The Banks Mark Boat is reeling out pages of A. B. C. Directions to the traffic at large. We are to secure all “loose objects”; hood up our Fleury Rays; and “on no account to attempt to clear snow from our conning-towers till the weather abates.” Under-powered craft, we are told, can ascend to the limit of their lift, mail-packets to look out for them accordingly; the lower lanes westward are pitting very badly, “with frequent blow-outs, vortices, laterals, etc.”
Still the clear dark holds up unblemished. The only warning is the electric skin-tension (I feel as though I were a lace-maker’s pillow) and an irritability which the gibbering of the General Communicator increases almost to hysteria.
We have made eight thousand feet since we pithed the tramp and our turbines are giving us an honest two hundred and ten knots.
Very far to the west an elongated blur of red, low down, shows us the North Banks Mark Boat. There are specks of fire round her rising and falling — bewildered planets about an unstable sun — helpless shipping hanging on to her light for company’s sake. No wonder she could not quit station.
She warns us to look out for the backwash of the bad vortex in which (her beam shows it) she is even now reeling.
The pits of gloom about us begin to fill with very faintly luminous films — wreathing and uneasy shapes. One forms itself into a globe of pale flame that waits shivering with eagerness till we sweep by. It leaps monstrously across the blackness, alights on the precise tip of our nose, pirouettes there an instant, and swings off. Our roaring bow sinks as though that light were lead — sinks and recovers to lurch and stumble again beneath the next blow-out. Tim’s fingers on the lift-shunt strike chords of numbers —1:4:7:—2:4:6:—7:5:3, and so on; for he is running by his tanks only, lifting or lowering her against the uneasy air. All three engines are at work, for the sooner we have skated over this thin ice the better. Higher we dare not go. The whole upper vault is charged with pale krypton vapours, which our skin friction may excite to unholy manifestations. Between the upper and the lower levels —5,000, and 7,000, hints the Mark Boat — we may perhaps bolt through if…. Our bow clothes itself in blue flame and falls like a sword. No human skill can keep pace with the changing tensions. A vortex has us by the beak and we dive down a two-thousand-foot slant at an angle (the dip-dial and my bouncing body record it) of thirty-five. Our turbines scream shrilly; the propellers cannot bite on the thin air; Tim shunts the lift out of five tanks at once and by sheer weight drives her bulletwise through the maelstrom till she cushions with a jar on an up-gust, three thousand feet below.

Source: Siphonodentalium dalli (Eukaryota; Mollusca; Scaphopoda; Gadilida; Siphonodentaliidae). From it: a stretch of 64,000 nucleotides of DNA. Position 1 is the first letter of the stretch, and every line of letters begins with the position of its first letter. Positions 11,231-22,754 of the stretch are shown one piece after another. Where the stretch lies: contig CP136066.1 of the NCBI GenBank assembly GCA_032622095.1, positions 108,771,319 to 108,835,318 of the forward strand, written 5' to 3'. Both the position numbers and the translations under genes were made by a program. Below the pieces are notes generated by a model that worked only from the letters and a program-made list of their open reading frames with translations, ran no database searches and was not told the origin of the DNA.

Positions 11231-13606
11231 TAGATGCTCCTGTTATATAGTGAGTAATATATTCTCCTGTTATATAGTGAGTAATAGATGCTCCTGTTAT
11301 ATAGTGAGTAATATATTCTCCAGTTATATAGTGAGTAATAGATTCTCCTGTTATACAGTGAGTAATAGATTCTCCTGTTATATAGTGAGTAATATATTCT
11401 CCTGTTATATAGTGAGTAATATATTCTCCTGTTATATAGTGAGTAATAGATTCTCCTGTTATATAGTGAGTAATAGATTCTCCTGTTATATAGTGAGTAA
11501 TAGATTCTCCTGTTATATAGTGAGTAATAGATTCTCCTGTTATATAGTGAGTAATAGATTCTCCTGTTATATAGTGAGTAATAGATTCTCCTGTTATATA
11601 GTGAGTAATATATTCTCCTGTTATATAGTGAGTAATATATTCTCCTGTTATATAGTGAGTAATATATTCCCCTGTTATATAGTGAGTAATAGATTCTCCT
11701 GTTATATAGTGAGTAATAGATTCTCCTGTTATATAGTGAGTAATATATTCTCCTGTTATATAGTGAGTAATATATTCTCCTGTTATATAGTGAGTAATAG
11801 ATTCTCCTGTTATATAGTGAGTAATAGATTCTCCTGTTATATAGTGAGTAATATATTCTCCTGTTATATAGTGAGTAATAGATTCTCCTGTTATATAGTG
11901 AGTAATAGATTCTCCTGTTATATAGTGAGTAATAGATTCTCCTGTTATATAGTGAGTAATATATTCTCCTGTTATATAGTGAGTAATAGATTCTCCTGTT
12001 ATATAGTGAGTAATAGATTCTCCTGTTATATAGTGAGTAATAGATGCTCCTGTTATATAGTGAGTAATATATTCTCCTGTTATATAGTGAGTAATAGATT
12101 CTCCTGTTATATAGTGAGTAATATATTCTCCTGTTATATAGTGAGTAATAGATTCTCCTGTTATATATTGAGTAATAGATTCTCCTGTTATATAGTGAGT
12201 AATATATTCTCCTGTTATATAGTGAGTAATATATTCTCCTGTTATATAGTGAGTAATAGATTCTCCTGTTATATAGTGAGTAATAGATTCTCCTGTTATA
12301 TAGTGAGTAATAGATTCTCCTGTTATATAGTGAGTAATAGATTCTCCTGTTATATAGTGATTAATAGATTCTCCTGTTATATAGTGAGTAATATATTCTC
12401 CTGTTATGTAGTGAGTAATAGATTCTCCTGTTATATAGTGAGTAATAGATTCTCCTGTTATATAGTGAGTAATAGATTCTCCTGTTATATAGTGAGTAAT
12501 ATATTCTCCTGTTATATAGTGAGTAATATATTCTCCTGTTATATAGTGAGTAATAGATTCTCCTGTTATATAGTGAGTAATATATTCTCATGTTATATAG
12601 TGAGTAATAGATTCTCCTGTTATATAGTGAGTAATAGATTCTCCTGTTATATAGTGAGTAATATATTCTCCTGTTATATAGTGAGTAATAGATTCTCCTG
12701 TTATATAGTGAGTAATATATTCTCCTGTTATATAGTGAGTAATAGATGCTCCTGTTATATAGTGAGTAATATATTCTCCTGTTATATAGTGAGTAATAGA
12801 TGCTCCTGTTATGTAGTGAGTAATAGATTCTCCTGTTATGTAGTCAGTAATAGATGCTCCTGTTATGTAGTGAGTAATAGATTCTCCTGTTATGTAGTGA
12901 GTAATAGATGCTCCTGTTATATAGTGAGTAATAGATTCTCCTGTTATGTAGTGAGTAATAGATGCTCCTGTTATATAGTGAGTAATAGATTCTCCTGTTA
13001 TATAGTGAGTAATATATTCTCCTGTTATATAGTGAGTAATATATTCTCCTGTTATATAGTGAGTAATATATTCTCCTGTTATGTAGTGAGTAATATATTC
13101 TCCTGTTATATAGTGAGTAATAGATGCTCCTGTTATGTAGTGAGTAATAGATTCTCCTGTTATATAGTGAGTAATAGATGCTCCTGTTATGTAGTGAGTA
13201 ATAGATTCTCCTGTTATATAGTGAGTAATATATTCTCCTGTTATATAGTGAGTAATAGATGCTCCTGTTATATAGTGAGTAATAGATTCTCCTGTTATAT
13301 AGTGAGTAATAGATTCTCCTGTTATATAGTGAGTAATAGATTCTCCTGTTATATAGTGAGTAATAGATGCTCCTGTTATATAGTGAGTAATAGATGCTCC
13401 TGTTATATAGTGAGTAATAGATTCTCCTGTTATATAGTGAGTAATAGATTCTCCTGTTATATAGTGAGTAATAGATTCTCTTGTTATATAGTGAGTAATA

“Now we’ve done it,” says George in my ear. “Our skin-friction that last slide, has played Old Harry with the tensions! Look out for laterals, Tim, she’ll want some holding.”
“I’ve got her,” is the answer. “Come up, old woman.”
She comes up nobly, but the laterals buffet her left and right like the pinions of angry angels. She is jolted off her course in four ways at once, and cuffed into place again, only to be swung aside and dropped into a new chaos. We are never without a corposant grinning on our bows or rolling head over heels from nose to midships, and to the crackle of electricity around and within us is added once or twice the rattle of hail — hail that will never fall on any sea. Slow we must or we may break our back, pitch-poling.
“Air’s a perfectly elastic fluid,” roars George above the tumult. “About as elastic as a head sea off the Fastnet, aint it?”
He is less than just to the good element. If one intrudes on the Heavens when they are balancing their volt-accounts; if one disturbs the High Gods’ market-rates by hurling steel hulls at ninety knots across tremblingly adjusted electric tensions, one must not complain of any rudeness in the reception. Tim met it with an unmoved countenance, one corner of his under lip caught up on a tooth, his eyes fleeting into the blackness twenty miles ahead, and the fierce sparks flying from his knuckles at every turn of the hand. Now and again he shook his head to clear the sweat trickling from his eyebrows, and it was then that George, watching his chance, would slide down the life-rail and swab his face quickly with a big red handkerchief. I never imagined that a human being could so continuously labour and so collectedly think as did Tim through that Hell’s half hour when the flurry was at its worst. We were dragged hither and yon by warm or frozen suctions, belched up on the tops of wulli-was, spun down by vortices and clubbed aside by laterals under a dizzying rush of stars in the company of a drunken moon. I heard the rushing click of the midship-engine-lever sliding in and out, the low growl of the lift-shunts, and, louder than the yelling winds without, the scream of the bow-rudder gouging into any lull that promised hold for an instant. At last we began to claw up on a cant, bow-rudder and port-propeller together; only the nicest balancing of tanks saved us from spinning like the rifle-bullet of the old days.